LED lighting comes to historic Joliet area with questions

Gas-lamp style fixtures getting new and improved lighting, but will the ambience be the same?

Joliet is modernizing streetlights with some questions being asked about the impact on the historic feel of two neighborhoods.

The update will include conversion to LED lighting in gas lamp look-a-like fixtures on residential streets in the Cathedral Area and St. Pat’s neighborhoods. The gas-lamp styled fixtures themselves would be replaced with so-called cobra fixtures on major roads in those areas, including Glenwood Avenue.

The city expects to save $550,000 on the conversion because of a special incentive being offered by ComEd for the conversion to more energy efficient lighting.

Still, two high-profile residents of the Cathedral Area questioned the impact of the conversion.

“It just seems like such a shame because it’s going to take away from the historic ambience of our neighborhood,” Councilwoman Jan Quillman told the Joliet City Council Public Service Committee last week when it considered a contract for the lighting.

Quillman told the committee that she was speaking as a resident of the neighborhood.

When the matter came to the full council for a vote, Quillman joined other council members in a unanimous vote for a $277,176 contract with Graybar Services for nearly 2,000 streetlights around Joliet.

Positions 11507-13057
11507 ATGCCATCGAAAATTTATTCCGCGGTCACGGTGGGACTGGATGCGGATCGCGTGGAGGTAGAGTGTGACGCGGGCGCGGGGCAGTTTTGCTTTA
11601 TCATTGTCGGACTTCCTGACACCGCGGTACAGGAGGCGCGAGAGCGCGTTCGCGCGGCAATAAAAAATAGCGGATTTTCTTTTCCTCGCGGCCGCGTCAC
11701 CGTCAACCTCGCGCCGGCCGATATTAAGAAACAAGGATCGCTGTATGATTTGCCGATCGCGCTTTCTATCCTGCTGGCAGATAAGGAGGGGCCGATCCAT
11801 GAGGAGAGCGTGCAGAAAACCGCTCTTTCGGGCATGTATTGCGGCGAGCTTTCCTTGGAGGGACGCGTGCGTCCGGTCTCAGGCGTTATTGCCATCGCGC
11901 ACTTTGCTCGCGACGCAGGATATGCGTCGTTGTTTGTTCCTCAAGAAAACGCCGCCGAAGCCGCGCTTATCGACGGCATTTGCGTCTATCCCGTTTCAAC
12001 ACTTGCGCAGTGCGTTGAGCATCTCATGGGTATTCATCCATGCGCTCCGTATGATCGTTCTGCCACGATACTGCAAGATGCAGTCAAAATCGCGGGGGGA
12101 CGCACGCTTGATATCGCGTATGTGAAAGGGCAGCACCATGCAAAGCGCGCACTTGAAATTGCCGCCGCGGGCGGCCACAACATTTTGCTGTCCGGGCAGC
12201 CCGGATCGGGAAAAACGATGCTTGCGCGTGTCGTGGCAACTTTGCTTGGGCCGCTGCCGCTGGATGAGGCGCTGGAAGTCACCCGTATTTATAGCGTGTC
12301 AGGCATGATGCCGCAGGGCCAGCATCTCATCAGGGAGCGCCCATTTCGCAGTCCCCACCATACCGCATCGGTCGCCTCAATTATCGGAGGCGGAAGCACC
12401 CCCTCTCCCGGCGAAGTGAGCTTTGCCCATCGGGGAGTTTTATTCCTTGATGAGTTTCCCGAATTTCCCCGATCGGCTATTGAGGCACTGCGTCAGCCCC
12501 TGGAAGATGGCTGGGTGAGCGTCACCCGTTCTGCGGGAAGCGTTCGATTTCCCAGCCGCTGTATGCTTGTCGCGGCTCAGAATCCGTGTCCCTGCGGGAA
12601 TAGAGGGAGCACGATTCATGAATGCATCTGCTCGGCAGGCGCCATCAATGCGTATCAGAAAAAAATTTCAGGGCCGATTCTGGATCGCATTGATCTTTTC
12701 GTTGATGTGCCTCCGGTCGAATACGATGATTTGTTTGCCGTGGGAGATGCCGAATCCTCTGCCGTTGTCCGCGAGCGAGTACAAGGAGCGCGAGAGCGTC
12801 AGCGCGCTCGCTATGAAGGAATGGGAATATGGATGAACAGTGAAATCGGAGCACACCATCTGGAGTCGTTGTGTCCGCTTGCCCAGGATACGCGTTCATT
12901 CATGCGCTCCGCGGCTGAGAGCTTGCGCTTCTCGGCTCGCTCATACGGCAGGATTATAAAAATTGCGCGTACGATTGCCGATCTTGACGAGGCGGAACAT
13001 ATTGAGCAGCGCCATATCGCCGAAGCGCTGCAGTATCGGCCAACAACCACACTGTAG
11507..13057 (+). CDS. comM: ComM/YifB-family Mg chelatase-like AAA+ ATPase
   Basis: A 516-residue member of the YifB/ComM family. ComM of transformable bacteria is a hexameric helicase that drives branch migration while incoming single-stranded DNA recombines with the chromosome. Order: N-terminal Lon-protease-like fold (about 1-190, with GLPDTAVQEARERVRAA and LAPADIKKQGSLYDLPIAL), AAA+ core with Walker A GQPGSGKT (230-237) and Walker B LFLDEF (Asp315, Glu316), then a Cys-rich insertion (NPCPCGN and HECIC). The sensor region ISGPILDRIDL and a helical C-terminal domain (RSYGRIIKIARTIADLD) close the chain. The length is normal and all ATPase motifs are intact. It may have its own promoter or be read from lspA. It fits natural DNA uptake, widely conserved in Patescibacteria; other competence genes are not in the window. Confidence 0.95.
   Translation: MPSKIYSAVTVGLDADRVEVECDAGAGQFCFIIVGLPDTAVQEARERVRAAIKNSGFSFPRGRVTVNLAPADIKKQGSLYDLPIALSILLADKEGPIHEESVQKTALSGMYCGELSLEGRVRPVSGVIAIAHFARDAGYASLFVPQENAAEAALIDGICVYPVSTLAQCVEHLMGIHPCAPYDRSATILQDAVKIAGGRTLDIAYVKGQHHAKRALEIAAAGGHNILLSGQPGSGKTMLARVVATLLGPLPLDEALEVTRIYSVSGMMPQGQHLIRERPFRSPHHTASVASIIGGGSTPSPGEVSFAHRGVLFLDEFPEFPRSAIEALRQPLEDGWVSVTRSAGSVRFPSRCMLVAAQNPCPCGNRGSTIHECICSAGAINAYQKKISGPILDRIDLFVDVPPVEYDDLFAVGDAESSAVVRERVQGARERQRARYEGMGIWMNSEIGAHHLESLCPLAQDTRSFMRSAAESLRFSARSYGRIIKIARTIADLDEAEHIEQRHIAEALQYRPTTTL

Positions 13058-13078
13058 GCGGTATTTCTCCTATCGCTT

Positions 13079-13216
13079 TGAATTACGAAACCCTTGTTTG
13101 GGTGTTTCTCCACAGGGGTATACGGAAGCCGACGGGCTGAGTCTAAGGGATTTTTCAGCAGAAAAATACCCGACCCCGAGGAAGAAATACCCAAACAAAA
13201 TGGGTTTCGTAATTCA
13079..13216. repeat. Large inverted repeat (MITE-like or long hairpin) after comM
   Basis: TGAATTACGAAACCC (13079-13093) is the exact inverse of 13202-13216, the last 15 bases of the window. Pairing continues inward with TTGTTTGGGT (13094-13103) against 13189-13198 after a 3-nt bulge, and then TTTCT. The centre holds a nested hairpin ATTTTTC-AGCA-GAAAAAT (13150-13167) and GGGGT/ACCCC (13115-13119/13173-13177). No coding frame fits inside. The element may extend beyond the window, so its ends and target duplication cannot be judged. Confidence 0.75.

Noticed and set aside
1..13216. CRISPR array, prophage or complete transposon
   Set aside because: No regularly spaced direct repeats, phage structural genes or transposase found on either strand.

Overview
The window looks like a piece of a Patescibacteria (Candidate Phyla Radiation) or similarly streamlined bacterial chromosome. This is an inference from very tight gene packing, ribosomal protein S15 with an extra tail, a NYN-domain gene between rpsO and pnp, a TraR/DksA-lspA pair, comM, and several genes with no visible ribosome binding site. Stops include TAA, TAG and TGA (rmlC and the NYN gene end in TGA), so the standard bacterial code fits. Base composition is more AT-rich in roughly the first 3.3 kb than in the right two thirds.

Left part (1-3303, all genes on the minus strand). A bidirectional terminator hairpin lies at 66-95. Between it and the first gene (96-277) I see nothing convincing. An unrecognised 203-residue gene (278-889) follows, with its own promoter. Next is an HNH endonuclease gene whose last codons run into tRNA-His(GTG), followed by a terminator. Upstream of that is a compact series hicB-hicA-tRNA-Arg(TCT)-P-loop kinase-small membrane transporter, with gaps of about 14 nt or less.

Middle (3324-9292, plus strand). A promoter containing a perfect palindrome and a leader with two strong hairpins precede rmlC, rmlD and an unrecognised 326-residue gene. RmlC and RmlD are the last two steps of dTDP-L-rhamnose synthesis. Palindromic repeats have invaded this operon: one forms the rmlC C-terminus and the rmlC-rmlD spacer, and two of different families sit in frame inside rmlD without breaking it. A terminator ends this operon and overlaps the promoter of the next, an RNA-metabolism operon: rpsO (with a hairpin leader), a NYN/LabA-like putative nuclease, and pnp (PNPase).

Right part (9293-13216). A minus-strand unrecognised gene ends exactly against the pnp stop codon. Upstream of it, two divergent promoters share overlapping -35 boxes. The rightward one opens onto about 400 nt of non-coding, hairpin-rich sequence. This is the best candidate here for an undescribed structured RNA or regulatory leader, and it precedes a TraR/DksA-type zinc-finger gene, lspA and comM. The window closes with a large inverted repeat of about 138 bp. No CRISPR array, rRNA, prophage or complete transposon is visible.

Quillman said she did so with the understanding that staff would talk with neighborhood groups in the Cathedral Area and St. Pat’s. One of her concerns, Quillman said, was that residents were not aware that the change was in the works, noting she had found out that morning.

Public Works Director Greg Ruddy said Tuesday those discussions have been held, and a decision is still to be made on the lighting color for residential streets in those two neighborhoods. But LED lighting will replace the metal halide bulbs in the streetlights now.

“The metal halide is being phased out,” Ruddy said. “They’re going to be difficult to obtain in the future.”

The fixtures in the residential streets will remain gas-lamp style but those on the major streets considered connector routes will be converted to the cobra style as has been done in past years as LED lighting was installed in period streetlights on Plainfield Road.

Quinn Adamowski, a Cathedral Area resident who serves on a number of city boards and commissions, also spoke on the matter at last week’s meeting of the Public Service Committee, asking that the change in fixtures be reconsidered.

“They’re not cheap,” Adamowski said. “They weren’t cheap when they were bought. I think a lot of municipalities would appreciate having something like that.”

Bob Okon

Bob Okon covers local government for The Herald-News